Did you know that photosynthesis and respiration (where plants convert food to energy) is highly sensitive to temperature? To help you create the perfect environment, our Indoor Plant Appendix offers the ideal temperature range for the most popular indoor plants.

Tropical plants and the Pianta grow light

The Importance of Temperature

You see, for most plants, an ideal temperature range for Photosynthesis and respiration is between 15-30°C. When the temperature falls outside of this range, the rate of photosynthesis decreases, leading to stunted growth, and the rate and respiration decreases, leading to decreased energy production.

As temperatures climb, plants lose more water through their leaves due to increased transpiration. However, high temperatures can also damage plant tissues, while low temperatures can slow down cell division and growth.


Developmental Stages and Temperature

The timing of a plant's growth and development is closely tied to temperature. Changes in temperature can trigger various stages of development such as germination, flowering, and fruit development.

Therefore, striking the perfect balance in temperature is important to ensure photosynthesis flourishes. If temperatures become too high, respiration can overtake photosynthesis, causing the plant to consume energy faster than it can produce, leading to wilting or death, especially in hot climates. On the other hand, low temperatures can slow down photosynthesis and hinder plant growth and flowering. The goal is to achieve a balance where photosynthesis is happening at a faster rate than respiration.

Encouraging beautiful blooms

Timing is everything when it comes to indoor plants blooming, and temperature is a major player in the game. Many plants have evolved mechanisms to ensure that they flower at the appropriate times of the year when environmental conditions are most favourable for seed production and dispersal.

For instance, many indoor plants native to temperate regions (areas with moderate climate) and boreal regions (areas with colder and harsher climates) need a chilly wake-up call called vernalization to start blooming. This involves exposing them to cooler temperatures for a specific duration, causing a hormonal shift that gets the flowering cycle going. Without vernalization, these plants won’t bloom. On the other hand, tropical and subtropical plants rely on day length and temperature to trigger their flowering stage.

Once flowers start to emerge, temperature still has a role to play. High temperatures can speed up flower openings but also lead to premature wilting, while low temperatures can slow things down and extend the blooming period. In short, understanding the temperature's impact on your indoor plant's blooming cycle can help you create a blooming success story!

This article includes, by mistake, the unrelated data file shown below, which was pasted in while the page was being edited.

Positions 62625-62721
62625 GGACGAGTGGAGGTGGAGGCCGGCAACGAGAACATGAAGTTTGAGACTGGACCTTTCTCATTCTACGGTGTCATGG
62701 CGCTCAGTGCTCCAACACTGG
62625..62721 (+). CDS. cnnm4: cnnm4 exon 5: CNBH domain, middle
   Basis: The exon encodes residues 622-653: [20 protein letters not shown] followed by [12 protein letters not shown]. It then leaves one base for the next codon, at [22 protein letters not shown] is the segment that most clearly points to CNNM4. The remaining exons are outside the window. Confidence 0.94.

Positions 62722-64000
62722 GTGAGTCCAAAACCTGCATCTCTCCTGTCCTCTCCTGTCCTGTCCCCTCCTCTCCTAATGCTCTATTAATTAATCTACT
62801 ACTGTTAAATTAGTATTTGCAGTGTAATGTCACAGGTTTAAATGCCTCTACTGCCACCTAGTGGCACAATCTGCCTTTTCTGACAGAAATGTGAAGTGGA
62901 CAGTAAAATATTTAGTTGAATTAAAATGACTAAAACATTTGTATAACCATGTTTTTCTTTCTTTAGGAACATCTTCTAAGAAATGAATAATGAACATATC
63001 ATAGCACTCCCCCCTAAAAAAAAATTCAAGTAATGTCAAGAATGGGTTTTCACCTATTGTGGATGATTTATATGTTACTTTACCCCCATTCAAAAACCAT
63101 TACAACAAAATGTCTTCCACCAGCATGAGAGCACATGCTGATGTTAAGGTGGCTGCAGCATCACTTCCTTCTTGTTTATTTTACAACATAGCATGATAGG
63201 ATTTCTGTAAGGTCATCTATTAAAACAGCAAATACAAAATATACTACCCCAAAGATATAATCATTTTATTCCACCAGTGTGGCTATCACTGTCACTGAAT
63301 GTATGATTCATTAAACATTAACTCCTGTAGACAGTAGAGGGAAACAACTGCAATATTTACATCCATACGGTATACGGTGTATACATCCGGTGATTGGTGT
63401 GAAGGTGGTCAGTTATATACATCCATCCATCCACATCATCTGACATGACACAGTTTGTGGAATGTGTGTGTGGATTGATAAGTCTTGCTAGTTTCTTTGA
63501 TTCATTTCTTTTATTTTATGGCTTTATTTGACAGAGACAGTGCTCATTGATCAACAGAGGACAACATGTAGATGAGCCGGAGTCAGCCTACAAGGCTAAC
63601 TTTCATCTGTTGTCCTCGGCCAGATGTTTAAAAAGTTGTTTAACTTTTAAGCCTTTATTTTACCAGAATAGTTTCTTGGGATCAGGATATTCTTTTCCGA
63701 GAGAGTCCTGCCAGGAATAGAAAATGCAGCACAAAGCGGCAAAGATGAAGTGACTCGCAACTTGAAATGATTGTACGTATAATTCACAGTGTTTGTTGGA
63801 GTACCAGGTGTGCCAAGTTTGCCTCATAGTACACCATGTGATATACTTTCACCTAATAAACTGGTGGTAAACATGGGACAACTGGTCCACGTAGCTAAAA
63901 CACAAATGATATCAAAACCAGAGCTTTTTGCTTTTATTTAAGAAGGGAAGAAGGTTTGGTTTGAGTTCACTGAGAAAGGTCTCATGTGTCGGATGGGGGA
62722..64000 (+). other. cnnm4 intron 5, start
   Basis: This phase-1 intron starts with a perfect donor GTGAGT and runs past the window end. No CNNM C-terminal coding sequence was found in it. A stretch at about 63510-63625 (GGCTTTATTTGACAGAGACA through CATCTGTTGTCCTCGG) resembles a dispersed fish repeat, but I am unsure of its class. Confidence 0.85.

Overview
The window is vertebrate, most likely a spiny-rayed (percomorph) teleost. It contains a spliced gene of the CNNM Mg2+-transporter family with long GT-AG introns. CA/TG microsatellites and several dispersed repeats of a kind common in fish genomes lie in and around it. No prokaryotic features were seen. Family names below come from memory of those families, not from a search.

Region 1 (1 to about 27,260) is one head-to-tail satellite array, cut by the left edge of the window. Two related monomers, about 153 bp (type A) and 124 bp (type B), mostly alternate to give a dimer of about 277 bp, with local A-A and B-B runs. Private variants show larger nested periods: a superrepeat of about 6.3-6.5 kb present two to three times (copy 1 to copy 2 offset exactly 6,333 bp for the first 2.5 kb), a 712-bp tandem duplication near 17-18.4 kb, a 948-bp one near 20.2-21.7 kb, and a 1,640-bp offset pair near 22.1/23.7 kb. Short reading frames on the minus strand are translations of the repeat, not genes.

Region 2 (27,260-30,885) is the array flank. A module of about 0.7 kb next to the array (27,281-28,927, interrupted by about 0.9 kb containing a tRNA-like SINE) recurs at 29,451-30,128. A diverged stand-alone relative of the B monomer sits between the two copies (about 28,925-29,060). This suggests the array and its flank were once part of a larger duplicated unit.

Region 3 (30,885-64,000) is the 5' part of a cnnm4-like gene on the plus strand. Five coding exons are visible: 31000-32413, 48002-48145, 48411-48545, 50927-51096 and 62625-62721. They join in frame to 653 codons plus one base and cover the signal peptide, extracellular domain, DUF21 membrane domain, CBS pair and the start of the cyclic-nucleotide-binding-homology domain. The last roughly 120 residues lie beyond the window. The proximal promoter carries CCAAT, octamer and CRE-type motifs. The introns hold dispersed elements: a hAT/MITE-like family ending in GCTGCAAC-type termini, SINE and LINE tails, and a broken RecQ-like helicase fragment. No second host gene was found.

Factors Influencing Houseplant Temperature

Understanding the factors that influence the temperature around your houseplants is crucial for creating an environment where they can thrive. Several elements can affect the temperature your plants experience, from natural to artificial sources. By identifying and managing these factors, you can ensure your plants receive the optimal conditions for growth and health.

-Natural Light

The amount and intensity of natural light significantly impact the temperature around your houseplants. Sunlight can increase the ambient temperature, especially when plants are placed near windows. South-facing windows, in particular, receive the most sunlight throughout the day, which can lead to higher temperatures. Conversely, north-facing windows provide less direct light, resulting in cooler conditions. It’s essential to monitor how much light your plants are receiving and adjust their placement accordingly to prevent overheating.

-Indoor Heating and Cooling Systems

Your home's heating and cooling systems play a significant role in the temperature your plants experience. During the winter, heating systems can create warm but dry air, which might benefit some plants while harming others. On the other hand, air conditioning in the summer can lead to cooler temperatures and reduced humidity levels, potentially stressing plants that thrive in warmer, more humid conditions. Positioning plants away from direct drafts and vents can help mitigate extreme temperature fluctuations caused by these systems.

Practical guide on checking temperature

  1. Grab a thermometer.
  2. Consult our Indoor Plant Appendix to determine the ideal temperature range for your indoor plant.
  3. Record the thermometer's reading near the plant. If it falls within the ideal range, fantastic! If not, take action to adjust the temperature.
  4. Use a heating pad or move your plant to a warmer spot to increase temperature, or move your plant to a cooler spot to decrease temperature.
  5. Regularly monitor the temperature to ensure it remains within the ideal range. If you spot signs of plant distress, such as yellowing or wilting leaves, check the temperature right away to see if it needs adjustment.


💡 Key Takeaway: Maintaining the ideal temperature range (15-30°C) for your indoor plants is crucial for their health and growth. Optimal temperatures ensure efficient photosynthesis and respiration, preventing stunted growth and energy deficits.

Temperature balance triggers key developmental stages like germination and flowering. Regularly monitoring and adjusting temperatures helps create the perfect environment for your plants to thrive.

Written by Lorenzo Cadoux-Hudson

More stories

What is Photosynthetically Active Radiation (PAR)?

Photosynthetically Active Radiation (PAR) is a term that you'll often hear in the world of indoor gardening and grow lights, and it refers to the r...

The Ideal Humidity level for houseplants

Ever experienced brown, withered leaves or a lack of flowers on your indoor plants? It might well be due to the amount of water vapour in the air. ...